Bocafloja Confronts Anti-Blackness Across the Americas in New Documentary ‘Nana Dijo’

Posted in Articles, Caribbean/Latin America, Interviews, Latino Studies, Media Archive, Videos on 2016-02-22 00:32Z by Steven

Bocafloja Confronts Anti-Blackness Across the Americas in New Documentary ‘Nana Dijo’

Remezcla
2016-02-17

Walter Thompson-Hernández
Los Angeles, California

When musicians and filmmakers Bocafloja and Cambiowashere first set out to create Nana Dijo, a gripping documentary about the African diaspora in the Americas, both wanted to stray away from traditional documentary approaches that have tended to sensationalize the Afro-descendant experience in the Americas. Nana Dijo instead provides viewers with a host of intimate accounts of people whose lives have been defined by their ability to negotiate a black racial consciousness in a series of disparate racial, social, and political contexts. But while the film’s directors sought to reconcile regional difference by not providing viewers with the names of locations throughout the film, Nana Dijo also highlights the complexity of identity as it centers blackness through a diasporic lens that moves beyond geo-politics and nationalism.

We sat down with Bocafloja to talk about the inspiration for his documentary and decolonizing our notions of race and identity…

Your music tends to center on popular conceptions of the African Diaspora, de-colonialism, indigenous rights, and anti-black racism in the United States and throughout the Americas. Your new film Nana Dijo is doing the same thing, albeit through a visual medium. What was the inspiration for this film?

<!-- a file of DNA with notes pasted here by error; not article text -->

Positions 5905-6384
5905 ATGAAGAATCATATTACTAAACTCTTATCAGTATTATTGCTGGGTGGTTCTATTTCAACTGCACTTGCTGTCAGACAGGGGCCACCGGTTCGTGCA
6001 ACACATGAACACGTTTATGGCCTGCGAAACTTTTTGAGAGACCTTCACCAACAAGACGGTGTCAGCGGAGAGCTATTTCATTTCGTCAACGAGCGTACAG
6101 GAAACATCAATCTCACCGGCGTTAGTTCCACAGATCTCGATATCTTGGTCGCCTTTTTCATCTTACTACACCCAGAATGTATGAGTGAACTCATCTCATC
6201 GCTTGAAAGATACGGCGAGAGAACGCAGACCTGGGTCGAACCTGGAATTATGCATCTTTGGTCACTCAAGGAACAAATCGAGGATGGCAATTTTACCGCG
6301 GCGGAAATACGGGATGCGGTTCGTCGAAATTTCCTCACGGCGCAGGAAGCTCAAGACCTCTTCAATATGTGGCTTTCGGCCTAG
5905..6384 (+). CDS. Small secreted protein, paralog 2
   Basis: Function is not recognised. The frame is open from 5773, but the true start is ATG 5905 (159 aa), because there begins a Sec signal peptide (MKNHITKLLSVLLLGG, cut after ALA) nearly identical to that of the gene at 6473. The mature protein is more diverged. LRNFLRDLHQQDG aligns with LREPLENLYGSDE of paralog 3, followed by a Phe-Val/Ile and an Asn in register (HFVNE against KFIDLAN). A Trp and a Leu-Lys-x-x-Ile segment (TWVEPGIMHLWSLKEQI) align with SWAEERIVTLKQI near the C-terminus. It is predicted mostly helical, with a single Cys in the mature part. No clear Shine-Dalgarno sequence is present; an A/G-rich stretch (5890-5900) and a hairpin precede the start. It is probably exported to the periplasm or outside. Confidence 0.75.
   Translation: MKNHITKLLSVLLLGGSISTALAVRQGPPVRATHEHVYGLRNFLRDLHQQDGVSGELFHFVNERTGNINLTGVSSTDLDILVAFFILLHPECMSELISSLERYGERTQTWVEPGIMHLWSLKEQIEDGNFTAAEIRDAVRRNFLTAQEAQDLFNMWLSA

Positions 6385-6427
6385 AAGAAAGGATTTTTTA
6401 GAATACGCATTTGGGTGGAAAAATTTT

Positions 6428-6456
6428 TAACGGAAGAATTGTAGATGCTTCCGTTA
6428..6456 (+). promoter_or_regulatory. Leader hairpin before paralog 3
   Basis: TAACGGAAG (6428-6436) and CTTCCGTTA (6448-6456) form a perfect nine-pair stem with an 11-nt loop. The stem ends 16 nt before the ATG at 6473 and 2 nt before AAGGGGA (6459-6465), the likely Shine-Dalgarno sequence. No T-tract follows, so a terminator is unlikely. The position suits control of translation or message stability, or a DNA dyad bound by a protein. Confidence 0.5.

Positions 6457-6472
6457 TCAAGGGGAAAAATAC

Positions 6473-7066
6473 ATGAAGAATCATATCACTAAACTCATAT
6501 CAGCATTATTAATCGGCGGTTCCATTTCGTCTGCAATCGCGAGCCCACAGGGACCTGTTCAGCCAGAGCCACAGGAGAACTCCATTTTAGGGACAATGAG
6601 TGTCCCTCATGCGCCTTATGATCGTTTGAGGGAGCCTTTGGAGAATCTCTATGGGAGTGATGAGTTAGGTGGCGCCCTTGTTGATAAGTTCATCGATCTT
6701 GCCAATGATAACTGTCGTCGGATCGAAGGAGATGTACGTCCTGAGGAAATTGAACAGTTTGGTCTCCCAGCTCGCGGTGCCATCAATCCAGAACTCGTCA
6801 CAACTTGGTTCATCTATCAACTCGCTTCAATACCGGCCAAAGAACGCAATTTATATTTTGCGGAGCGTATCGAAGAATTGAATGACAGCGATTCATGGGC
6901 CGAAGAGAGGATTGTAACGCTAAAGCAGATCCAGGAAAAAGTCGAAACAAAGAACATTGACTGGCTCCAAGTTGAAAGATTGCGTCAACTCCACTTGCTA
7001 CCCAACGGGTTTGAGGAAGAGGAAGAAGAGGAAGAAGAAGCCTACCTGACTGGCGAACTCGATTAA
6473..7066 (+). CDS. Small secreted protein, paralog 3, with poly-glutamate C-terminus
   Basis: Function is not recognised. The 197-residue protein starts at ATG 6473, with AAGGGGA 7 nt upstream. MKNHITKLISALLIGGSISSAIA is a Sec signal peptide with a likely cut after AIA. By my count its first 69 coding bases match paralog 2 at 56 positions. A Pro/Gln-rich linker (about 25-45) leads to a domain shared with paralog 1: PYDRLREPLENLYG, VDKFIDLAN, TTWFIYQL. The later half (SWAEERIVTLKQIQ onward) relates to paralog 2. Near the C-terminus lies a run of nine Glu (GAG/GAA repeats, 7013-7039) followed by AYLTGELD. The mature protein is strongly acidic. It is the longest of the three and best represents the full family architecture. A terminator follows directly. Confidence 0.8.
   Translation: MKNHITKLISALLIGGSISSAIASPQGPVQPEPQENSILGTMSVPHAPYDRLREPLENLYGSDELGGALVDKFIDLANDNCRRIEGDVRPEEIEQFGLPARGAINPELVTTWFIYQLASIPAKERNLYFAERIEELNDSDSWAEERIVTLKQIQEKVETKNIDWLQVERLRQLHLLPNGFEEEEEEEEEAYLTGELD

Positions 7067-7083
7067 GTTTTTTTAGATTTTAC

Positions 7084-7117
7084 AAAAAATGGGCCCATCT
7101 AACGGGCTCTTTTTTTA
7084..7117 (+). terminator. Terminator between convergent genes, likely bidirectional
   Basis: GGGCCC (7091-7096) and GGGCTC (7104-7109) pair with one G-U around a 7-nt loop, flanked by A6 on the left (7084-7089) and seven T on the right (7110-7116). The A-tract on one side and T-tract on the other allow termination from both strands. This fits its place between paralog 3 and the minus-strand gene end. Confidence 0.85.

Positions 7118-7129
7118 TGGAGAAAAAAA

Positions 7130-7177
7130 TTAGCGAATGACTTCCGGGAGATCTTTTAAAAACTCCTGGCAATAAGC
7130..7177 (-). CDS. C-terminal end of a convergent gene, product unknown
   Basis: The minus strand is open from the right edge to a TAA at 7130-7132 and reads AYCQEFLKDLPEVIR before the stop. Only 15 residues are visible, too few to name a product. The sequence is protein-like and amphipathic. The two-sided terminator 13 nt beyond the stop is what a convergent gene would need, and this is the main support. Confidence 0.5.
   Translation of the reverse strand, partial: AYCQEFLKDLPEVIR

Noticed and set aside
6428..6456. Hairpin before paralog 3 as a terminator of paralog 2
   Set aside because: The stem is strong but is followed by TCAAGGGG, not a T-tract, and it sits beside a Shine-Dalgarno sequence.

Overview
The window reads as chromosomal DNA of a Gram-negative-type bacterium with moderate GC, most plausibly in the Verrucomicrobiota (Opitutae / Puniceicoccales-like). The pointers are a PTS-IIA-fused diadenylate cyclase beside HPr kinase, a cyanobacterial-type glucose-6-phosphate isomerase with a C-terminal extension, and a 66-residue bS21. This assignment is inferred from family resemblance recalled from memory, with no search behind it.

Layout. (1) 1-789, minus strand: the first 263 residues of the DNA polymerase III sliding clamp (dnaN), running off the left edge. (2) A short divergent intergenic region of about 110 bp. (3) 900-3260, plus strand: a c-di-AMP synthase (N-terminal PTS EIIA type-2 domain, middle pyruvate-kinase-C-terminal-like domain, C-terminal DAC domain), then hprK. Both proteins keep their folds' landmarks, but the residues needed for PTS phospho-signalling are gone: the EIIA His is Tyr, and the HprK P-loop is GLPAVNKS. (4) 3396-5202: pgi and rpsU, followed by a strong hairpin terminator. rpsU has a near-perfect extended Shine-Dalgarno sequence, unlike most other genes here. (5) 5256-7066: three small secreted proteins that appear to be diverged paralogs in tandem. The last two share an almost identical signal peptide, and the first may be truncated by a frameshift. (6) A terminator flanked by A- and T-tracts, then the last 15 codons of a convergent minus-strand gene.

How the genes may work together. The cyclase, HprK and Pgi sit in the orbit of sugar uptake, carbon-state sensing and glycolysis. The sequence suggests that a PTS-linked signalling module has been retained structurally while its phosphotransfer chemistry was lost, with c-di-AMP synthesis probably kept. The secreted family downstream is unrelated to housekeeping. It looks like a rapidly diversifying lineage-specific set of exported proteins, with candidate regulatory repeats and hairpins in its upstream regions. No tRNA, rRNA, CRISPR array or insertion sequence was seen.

I understand this as a historical responsibility in which we reclaim our narratives from a perspective that is not subjugated to cultural hegemonies. Most of the visual work that has been done in regards to the African Diaspora in Mexico or Latin America happens to be inclusionist, politically safe and focused on a culturalist approach instead of other more transgressive elements that are inherent in the whole experience. Nowadays there is an “Afro-Latino” boom which under the liberal democracies framework becomes just the ideal experience to promote shallow forms of multi-culturalism that are not really promoting any type of process of empowerment or deep analysis about the effects on our psyche as colonial subjects today. I identify myself as a black and brown individual, so for me this project was definitively relevant in order to give voice to thousands and thousands of people that in the context of Mexico and Latin America never found an outlet to express or justify the true genesis of their identity…

Read the entire interview here.